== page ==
Suburban Mysticism- A guest post

This is a guest post written by Hvit of H blogs F about Suburban Mysticism
Suburbs are really weird things, especiallyAmerican suburbs. I’ve noticed recently in the current Rookie Mag mania thatwe’re all obsessed with them, obsessed with sun bleached houses and that ideaof conformity, blank white faced walls. Suburbs are all anonymous, and all thesame. All -pretty much- ugly in a not too conspicuous way. I wonder if thereason the fashion-blogger community is so enamoured is because thoseadjectives are pretty much the oppositeof what we’re all trying to get at.
Anonymity, conformity, ugliness.

See what I mean?

The less eccentric approach would be to saythat we’re just trying to glamorise the mundane. So many people live insuburbs- so many of us I guess. That’s what they were designed for. Rows androws of people. Suburbs are a little dystopian aren’t they? Like insects, cellsand cells of houses with matching yards.

I think I’ve just proved you can romanticiseanything, and also add a sci-fi mystery edge to anything. But why do us fashionbloggers think they’re so spiffy? Is it Tavi’s fault? Lana Del Rey’s fault? Isit the Suburbs fault for being too darn attractive? (You slut of a suburb! It’syour fault you’re posted all over the blogosphere!*)

What’s weird though, is that I’ve never‘met’ a real American suburb. I’m a fashion blogger! I should be lying inperfectly mown yards wearing white lace and looking sad! Sure, I do live in thesuburbs too, but I’m in England,where everything just a bit dirty, a bit mushy and half green, half grey.Rainy, sunny, cloudy, but never with that white hot sun that make the cleansuburbs of teen magazines look like a desirable place to spend a few hours inglittery high heels and ankle socks. ‘Coz from my knowledge that’s whatAmericans do in their suburbs.

It was probably why they were built lookinglike that.

Of course.
*Supposed to be an ironic reference to slutshaming and rape culture, wooops
I slipped and got serious, apologies.
(All pictures fromTumblr except the first and the third which are by Petra Collins.)

(I also am making a fashion/feminism zine-maybe you’ll want to read it? Have a look on my blog for more information. Ipromise I don’t bite.)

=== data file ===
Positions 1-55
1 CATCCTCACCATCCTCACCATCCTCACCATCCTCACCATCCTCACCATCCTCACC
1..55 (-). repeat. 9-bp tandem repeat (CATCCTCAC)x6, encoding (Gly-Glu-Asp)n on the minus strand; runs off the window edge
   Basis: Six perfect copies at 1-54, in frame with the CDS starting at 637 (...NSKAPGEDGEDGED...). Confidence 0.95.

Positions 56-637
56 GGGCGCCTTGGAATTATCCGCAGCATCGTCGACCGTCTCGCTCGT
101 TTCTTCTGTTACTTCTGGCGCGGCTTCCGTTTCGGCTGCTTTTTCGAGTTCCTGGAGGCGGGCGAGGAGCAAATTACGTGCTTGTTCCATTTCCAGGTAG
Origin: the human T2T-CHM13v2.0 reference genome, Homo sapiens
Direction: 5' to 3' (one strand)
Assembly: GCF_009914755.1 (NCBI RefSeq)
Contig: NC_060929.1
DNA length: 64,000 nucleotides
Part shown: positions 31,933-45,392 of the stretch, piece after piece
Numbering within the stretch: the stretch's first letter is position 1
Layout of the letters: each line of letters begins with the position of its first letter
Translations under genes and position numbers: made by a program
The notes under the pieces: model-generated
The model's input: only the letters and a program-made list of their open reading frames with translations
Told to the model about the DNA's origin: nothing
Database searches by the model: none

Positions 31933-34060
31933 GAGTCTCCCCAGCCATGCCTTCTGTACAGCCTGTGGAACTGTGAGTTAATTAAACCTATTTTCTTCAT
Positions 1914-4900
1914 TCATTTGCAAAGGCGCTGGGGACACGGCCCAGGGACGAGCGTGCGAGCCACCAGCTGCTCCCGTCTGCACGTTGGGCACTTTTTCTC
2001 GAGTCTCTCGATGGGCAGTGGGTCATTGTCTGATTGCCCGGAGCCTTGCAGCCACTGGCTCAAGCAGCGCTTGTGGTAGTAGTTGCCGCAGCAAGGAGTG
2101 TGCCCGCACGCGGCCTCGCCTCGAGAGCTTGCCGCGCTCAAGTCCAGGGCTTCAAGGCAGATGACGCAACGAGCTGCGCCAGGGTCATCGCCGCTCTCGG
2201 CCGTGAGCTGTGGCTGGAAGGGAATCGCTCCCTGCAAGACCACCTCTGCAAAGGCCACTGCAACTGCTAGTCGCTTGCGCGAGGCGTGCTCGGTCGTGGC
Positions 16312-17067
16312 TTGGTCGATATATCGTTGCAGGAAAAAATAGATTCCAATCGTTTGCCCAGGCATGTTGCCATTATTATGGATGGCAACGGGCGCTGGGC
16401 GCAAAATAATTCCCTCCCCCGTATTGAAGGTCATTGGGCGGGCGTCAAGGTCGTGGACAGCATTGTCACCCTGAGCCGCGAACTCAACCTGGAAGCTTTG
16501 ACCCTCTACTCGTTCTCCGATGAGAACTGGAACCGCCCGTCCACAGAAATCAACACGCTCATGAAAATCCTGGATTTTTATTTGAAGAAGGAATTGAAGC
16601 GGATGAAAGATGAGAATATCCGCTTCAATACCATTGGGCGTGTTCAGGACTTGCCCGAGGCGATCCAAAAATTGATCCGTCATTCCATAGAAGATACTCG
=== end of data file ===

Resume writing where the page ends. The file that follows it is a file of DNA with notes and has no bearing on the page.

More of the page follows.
Flow Disruption said...

So true! ;) I like the juxtaposition between the houses and landscape and say, a teen's bedroom inside one of those houses, where all the magic and creativity happens. Or kids sneakin' out of their windows at night while their father lies asleep on the couch with the TV on. The what-goes-on-behind-closed-doors type stuff. ;)

Claire said...

My computer is going a bit nuts right now and a bunch of thing are over lapping on the page right now, so I'm only able to read 3/4 of your post, but I agree so much!
Suburbs are definitely romanticized, especially by teens today. I think it might be because many of us relate to them and know them, we live in them during our teen years, and grow to hate the boredom and conformity of them, yet they still have this desolate, creepy ghost-town vibe. I definitely have a love/hate relationship with the suburbs. They're so boring, and really lack any creativity in them, however I kind of like to think of this as an opportunity to you know, add your own creativity to them? If that makes sense...
Sorry kind of rambling! But it's such a great subject!

Sasssquatch said...

I love this post, I live in a small suburb too but the cool thing I think is discovering awesome things in our own suburb, for example I have a neighbor who has crazy shaped shrubs in her front yard, and another with a bunch of blind pug dogs, its crazy what we can find in our own backyards!!